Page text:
This week we had the opportunity to work with the students in Mrs. Carmack’s class. My goal for these one-on-one sessions with the students was to determine which of the students in my group demonstrated the counting-on strategy. Out of the five students that I worked with, only one of them utilized counting-on to solve an addition problem. This particular student used the strategy without being prompted by me or by being shown the strategy on the Number Line App. Also, her use of the strategy was consistent, and she employed the strategy to solve all of the addition problems I gave her. When I asked her how she learned the strategy, she told me that it was the fastest way to add and that’s why she did it that way. From all of the problems that I gave her, she always started with the first addend and counted-on starting with that number. She may not have been introduced to the idea of working with the bigger of the two addends. In future work with her, I will be sure to ask her why she always starts with the first addend, and if she thinks it would be easier to do it another way.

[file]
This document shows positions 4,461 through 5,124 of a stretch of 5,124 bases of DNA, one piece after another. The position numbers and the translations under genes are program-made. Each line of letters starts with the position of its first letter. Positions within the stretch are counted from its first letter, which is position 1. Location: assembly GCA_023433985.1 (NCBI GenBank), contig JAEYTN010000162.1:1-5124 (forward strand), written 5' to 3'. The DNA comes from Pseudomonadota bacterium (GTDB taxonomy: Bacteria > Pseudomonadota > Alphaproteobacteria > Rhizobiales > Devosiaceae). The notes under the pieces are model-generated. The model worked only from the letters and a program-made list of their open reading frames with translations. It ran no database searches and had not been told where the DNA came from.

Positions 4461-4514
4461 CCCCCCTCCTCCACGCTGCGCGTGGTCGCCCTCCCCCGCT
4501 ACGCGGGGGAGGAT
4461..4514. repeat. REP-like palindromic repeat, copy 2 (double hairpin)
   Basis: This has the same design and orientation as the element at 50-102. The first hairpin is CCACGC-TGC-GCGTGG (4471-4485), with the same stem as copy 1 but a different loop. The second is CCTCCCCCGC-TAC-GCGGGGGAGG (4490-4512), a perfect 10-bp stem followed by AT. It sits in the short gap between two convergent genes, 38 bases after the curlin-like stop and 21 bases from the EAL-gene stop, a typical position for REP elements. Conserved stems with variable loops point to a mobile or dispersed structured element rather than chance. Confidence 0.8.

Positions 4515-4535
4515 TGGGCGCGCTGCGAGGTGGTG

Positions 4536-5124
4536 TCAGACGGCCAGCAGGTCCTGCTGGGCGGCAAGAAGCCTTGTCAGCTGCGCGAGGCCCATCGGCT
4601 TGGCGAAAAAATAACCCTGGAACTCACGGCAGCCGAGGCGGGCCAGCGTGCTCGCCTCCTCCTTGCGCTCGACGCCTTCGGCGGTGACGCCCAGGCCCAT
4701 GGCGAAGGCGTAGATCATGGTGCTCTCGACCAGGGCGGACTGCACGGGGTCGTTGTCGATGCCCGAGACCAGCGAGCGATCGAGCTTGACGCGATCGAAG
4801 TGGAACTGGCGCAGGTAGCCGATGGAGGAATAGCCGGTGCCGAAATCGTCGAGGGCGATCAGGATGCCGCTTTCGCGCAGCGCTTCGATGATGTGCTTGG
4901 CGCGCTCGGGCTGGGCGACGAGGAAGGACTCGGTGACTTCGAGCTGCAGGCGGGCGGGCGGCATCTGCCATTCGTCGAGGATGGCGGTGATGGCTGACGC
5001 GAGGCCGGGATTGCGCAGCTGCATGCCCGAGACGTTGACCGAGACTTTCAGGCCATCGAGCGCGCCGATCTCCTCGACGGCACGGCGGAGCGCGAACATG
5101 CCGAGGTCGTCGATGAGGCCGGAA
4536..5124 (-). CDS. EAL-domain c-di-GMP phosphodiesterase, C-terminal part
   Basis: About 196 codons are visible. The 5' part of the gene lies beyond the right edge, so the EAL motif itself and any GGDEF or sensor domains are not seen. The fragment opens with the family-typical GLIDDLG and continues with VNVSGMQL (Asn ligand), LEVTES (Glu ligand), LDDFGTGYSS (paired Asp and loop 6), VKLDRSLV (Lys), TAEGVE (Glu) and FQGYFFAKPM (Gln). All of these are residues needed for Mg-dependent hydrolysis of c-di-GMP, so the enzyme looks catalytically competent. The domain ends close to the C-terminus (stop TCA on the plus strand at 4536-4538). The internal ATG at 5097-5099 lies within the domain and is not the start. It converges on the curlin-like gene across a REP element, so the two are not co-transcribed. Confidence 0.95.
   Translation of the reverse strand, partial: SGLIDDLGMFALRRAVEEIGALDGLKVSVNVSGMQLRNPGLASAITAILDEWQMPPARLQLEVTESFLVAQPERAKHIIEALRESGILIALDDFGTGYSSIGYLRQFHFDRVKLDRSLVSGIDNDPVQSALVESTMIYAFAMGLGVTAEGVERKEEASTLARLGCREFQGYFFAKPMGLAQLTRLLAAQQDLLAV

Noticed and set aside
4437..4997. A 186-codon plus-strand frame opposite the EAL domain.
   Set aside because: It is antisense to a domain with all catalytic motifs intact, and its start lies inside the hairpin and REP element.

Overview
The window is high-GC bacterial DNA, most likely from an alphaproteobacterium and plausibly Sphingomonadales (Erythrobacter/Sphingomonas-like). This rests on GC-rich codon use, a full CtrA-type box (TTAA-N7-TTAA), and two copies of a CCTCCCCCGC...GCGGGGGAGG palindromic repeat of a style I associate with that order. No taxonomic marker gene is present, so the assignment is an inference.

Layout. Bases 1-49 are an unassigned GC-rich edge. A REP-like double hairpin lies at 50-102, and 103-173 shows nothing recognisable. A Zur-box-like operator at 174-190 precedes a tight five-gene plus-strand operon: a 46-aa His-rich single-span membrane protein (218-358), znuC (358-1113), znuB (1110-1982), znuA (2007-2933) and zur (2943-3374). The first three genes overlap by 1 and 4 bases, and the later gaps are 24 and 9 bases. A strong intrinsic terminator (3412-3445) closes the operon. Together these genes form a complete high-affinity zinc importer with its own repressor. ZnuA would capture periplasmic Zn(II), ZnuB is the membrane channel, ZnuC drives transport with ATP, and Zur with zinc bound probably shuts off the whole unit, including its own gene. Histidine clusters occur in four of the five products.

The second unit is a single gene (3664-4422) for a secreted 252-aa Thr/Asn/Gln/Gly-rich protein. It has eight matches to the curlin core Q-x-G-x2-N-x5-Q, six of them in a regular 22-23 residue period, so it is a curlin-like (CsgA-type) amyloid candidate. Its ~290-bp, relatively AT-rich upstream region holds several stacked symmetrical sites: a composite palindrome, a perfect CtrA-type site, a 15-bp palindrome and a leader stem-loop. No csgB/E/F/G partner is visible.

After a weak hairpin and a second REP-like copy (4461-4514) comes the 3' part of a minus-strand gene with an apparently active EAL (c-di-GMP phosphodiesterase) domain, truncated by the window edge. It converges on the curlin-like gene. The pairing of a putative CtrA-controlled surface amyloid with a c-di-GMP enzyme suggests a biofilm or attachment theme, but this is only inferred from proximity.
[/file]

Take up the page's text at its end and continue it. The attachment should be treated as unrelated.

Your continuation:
None of my other students demonstrated their ability to count-on during my session with them. During the future weeks, I will be testing the students for the subskills that were identified in the Secada, Fusion, and Hall research “The Transition from Counting-All to Counting-On in Addition.”
Posted on April 14th, 2014 by Jacqueline Kreiner
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